All the material was reused.
Oh, I love being creative again! I still have a bit of trouble breathing and headacke, but I think the injection I got did magic for me! I'm looking forward to fall without allergies.
Looks like I moved to Blogger successfuly! :-D
This is the first post on the NEW Flowery Skirt blog. I brought over here several old blogposts, in no particular order, that I thought would be of more interest to you, my dear friends and readers. All the contet from the old blog will be still available at the address
Thanks for visiting and come by again soon!
I certainly accomplished something today as well! Four items taken off the Reuse/Recycle/Refashion pile. All the notion were also reused.
The garments were also WIPs and UFOs, though.
An old boyfriend's shirt became baby pajamas:
And for the big refashion three pieces were used to make one:
Just keep in mind that this was my first try and don't expect something spectacular, ok?
So, I finally got around to using the elastic foot on my serger. It was rather easy. Just some tweaking to get the tension right and there was a seam I liked!
Here you can see the front and back of the seam. First, I serged on the elastic (on the wrong side!) and then turned it in and finished with a three step zigzag on the right side.
The top - just triangles and straps. For the triangles I used my old swimsuit. Traced around and added seam allowances - 1 cm at the sides and 1,5 cm for the bottom where the strap goes.
These are the basic pattern pieces used. For the bottom I deconstructed an old pair of panties. After inspecting the swimsuits I own I discovered they had only two pieces, i.e., the front and gusset were cut as one single piece. Although you need the gusset pattern to cut the lining piece in cotton.
I added 1 cm seam allowance everywhere except at the sides because I decided to give it some interest with the circle strap closure.
The sides were turned in 1,5 cm to allow the straps through.
The gusset was sewn in at the front-back seam and left loose on the other side. That's also a method discovered after inspecting my old swimsuits. They are all different so I encourage you to take some time and see what you can learn from the things you already own.
Since the fabric used for this test project were cotton knit scraps it will not be used for swimming. I hate having wet things on.
Yesterday I decided on the next pattern to try. This time I will use lycra remnants and another top (bra) shape. I don't have much to show off and those little triangles make me even flatter. :-(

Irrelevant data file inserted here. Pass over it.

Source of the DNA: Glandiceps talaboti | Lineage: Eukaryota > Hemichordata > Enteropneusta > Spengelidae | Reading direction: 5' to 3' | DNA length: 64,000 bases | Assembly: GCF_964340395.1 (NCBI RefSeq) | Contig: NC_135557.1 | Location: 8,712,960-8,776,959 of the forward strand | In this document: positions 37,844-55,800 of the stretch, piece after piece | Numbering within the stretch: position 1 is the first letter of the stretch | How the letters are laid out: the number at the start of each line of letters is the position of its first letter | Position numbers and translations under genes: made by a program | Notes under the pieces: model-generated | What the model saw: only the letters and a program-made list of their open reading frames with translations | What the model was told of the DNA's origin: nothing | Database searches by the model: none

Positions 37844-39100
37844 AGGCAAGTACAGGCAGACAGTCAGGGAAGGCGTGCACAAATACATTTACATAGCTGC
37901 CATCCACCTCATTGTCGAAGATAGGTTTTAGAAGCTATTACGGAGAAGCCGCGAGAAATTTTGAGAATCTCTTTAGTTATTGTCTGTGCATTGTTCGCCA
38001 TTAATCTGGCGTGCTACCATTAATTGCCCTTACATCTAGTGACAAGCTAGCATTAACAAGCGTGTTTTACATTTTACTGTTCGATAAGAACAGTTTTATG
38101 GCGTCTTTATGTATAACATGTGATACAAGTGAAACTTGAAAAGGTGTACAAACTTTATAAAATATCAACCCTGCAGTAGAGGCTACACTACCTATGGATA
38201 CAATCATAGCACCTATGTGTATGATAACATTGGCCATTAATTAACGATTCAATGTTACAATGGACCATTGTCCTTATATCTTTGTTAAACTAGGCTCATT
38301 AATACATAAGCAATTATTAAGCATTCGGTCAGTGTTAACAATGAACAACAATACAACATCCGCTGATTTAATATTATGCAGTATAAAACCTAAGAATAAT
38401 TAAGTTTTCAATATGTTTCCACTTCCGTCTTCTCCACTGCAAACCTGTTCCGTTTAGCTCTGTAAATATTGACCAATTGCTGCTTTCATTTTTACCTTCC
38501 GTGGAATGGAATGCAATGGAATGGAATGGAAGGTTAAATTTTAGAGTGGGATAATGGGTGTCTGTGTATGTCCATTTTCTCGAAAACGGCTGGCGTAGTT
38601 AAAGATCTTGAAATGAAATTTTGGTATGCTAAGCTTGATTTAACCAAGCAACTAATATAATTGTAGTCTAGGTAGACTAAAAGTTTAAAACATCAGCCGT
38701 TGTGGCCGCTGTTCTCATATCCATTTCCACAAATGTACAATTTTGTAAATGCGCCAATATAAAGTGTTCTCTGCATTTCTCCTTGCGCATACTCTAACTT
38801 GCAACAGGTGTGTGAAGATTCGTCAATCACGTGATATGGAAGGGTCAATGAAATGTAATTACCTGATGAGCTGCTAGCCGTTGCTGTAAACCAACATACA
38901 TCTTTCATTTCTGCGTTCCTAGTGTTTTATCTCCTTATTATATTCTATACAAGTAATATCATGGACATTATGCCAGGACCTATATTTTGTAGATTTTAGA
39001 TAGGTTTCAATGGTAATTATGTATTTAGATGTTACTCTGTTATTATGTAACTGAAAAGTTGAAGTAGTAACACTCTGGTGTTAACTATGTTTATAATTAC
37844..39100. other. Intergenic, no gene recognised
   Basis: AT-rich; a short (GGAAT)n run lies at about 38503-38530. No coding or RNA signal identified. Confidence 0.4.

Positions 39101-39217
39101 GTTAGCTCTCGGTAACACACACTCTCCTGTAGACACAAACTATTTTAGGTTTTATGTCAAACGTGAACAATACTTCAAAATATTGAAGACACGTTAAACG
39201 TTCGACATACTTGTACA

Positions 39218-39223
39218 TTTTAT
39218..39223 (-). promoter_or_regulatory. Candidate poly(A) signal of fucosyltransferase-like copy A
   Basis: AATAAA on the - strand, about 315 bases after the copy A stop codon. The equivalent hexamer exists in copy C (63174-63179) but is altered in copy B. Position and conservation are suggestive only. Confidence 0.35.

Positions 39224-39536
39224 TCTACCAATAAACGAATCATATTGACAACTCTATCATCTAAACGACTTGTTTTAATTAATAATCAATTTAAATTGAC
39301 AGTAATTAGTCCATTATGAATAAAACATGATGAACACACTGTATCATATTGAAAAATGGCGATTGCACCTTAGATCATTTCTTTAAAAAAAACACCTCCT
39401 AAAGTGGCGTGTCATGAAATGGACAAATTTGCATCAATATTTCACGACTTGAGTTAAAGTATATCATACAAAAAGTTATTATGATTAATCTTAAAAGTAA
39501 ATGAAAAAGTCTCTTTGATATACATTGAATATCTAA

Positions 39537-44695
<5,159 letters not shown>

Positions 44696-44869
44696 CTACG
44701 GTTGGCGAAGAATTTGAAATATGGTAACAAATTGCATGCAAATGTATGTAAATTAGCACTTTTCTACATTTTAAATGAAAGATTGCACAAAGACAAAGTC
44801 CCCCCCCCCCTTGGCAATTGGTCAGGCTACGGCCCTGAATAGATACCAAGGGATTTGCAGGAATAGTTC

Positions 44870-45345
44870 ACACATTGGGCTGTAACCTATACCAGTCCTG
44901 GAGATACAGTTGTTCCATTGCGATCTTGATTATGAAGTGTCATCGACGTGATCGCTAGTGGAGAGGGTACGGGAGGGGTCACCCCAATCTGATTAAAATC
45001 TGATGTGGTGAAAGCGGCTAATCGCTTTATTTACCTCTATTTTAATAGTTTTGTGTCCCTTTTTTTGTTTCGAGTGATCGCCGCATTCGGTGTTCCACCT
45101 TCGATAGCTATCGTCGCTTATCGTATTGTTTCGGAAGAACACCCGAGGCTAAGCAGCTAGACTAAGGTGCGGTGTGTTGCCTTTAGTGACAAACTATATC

I'll try to document all the steps so I can share them and, hopefully, help someone. Maybe even using the sewing machine only. For those who don't own a serger.
Ciao until then!
Z took a bunch of photos of me in my underwear. I just wanted "the real thing", no shape wear, no clothes. To see the little cushions in all their glory. After all, I never see myself like that, especially not from behind. And Z had some laughs! Oh man, am I that large??? :-)) Well, that's how it is. And now I have a simple yet effective way to work with it! And plan and create.
I'm not showing you the basic photos. It wouldn't be appropriate here. But here are my little B dolls!
Barefoot and in heels. The photos were taken with my hair up, which was a lucky coincidence. You'll see why later. Maybe we should also take some photos in more stylish poses. Even though I think that these can truthfully tell how a garment will suit you.
They remind me of a toy I had when I was little, with interchangeable parts with which you were able to print girls in different clothes and then color them. I loved that. Now I can do it - with myself!
Like this, for example:
Why don't you draw your own fashion croqui? It's fantastic! You can analyze your body shape, see what styles suit you, and also try new haircuts! What a discovery! Anybody thinking "Why haven't I thought of this earlier?"
Just go to "Adonising" for the instructions on how to draw and to dress your croqui!
There will be more talk about body shapes and clothes styles, soon. :-)))
As always, using remnants - orange polkadot knit and some white from a small pareo.
The pattern is, again, Burda 5/2009 -103A. I changed the long sleeves with more flared small cap sleeves.
Actually, this shirt was finished a few days ago. Still, I was looking at it and was not satisfied. Something was missing.
I tried this and that, and the only thing that seemed to work was this doily. What do you think?
It's just pinned on. Looks lovely to me.
Should I sew it on?